Findings from a collaboration between researchers at Stanford University, the Carnegie Institute of Science, and the University of California, Merced, published on Science:
- using biomass to produce electricity is 80 percent more efficient than transforming the biomass into biofuel
- the electricity option would be twice as effective at reducing greenhouse-gas emissions. There’s also the potential, according to the study, of capturing and storing the carbon dioxide emissions from power plants that use switchgrass, wood chips, and other biomass materials as fuel–an option that doesn’t exist for burning ethanol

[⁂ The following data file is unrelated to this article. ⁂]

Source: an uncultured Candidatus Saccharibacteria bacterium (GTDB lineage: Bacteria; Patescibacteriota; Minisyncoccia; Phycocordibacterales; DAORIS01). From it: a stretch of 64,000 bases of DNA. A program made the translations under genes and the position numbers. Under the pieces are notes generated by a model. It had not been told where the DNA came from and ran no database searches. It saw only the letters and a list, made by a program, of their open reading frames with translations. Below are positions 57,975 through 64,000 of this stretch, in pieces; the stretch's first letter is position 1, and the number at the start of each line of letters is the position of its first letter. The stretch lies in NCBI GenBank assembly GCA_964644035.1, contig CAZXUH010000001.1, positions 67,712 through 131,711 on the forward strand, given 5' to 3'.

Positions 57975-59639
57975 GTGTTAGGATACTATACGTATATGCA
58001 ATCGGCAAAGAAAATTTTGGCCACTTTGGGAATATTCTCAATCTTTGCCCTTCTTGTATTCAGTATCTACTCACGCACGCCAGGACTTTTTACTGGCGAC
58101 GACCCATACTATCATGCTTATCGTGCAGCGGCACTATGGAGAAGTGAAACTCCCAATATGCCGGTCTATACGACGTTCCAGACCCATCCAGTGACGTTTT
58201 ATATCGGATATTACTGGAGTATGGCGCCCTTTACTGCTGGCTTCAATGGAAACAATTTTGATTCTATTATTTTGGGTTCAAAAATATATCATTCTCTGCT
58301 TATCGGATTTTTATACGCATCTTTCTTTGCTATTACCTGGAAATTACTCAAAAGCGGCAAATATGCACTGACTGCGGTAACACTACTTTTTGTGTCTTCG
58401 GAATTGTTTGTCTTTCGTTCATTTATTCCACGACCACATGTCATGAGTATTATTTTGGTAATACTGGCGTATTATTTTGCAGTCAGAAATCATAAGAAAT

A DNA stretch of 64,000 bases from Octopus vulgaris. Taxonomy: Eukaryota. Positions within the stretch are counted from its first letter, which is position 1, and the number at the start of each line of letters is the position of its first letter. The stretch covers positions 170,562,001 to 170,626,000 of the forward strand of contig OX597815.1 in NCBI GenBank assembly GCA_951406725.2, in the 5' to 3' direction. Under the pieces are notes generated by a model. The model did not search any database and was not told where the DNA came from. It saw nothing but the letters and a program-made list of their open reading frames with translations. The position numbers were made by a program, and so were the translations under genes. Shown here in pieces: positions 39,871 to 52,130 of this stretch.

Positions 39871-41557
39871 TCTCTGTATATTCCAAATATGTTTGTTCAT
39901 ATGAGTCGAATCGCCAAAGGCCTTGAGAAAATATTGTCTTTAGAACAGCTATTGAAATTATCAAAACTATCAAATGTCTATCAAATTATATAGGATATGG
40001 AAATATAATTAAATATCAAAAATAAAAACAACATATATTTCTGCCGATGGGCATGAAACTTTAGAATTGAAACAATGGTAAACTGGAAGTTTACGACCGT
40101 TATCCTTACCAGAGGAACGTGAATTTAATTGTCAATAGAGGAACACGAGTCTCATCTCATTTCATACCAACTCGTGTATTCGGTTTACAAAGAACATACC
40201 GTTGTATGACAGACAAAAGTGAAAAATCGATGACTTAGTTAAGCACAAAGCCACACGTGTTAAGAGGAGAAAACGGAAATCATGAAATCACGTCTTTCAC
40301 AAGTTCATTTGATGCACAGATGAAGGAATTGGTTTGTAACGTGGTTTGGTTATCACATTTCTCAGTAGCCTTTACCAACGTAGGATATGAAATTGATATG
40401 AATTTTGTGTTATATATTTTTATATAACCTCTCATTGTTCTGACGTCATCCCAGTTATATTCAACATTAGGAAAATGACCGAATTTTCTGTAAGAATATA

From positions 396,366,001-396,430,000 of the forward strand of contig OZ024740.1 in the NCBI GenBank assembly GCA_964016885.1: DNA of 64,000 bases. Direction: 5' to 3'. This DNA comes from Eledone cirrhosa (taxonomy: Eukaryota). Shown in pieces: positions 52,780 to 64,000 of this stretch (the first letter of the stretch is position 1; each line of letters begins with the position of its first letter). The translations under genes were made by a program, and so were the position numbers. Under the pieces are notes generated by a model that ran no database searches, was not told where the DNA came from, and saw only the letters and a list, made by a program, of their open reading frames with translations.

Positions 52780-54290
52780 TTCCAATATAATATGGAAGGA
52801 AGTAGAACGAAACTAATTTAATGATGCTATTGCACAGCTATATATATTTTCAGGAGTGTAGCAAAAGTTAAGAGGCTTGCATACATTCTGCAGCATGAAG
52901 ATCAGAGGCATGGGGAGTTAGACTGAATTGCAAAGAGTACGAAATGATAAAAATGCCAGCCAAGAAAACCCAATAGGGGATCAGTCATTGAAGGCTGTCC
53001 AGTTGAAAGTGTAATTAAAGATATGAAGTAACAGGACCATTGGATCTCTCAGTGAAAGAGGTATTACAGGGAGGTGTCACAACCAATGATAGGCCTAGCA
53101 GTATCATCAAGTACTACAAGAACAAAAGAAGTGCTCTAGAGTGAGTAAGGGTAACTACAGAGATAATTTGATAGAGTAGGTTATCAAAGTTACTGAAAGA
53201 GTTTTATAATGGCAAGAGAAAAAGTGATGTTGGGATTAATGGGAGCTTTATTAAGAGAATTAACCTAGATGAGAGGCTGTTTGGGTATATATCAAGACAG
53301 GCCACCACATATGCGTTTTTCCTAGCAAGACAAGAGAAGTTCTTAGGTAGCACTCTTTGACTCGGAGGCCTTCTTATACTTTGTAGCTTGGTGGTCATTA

Based on under the Biofuel Analysis Meta-Model (EBAMM) created at the University of California, Berkeley. The analysis covered a range of harvested crops, including corn and switchgrass, and a number of different energy-conversion technologies. Data collected were applied to electric and combustion-engine versions of four vehicle types–small car, midsize car, small SUV, and large SUV–and their operating efficiencies during city and highway driving. The study also accounted for the energy required to convert the biomass into ethanol and electricity, as well as for the energy intensiveness of manufacturing and disposing of each vehicle type.
On the other hand, given that electricity is much cheaper than fuel, the idea of converting biomass into fuels may sound more appealing than electricity to investors who are interested in profit-maximization.
The comparison between biofuel and biopower is still contentious. Each side has its own merits that need to be examined carefully and comprehensively.
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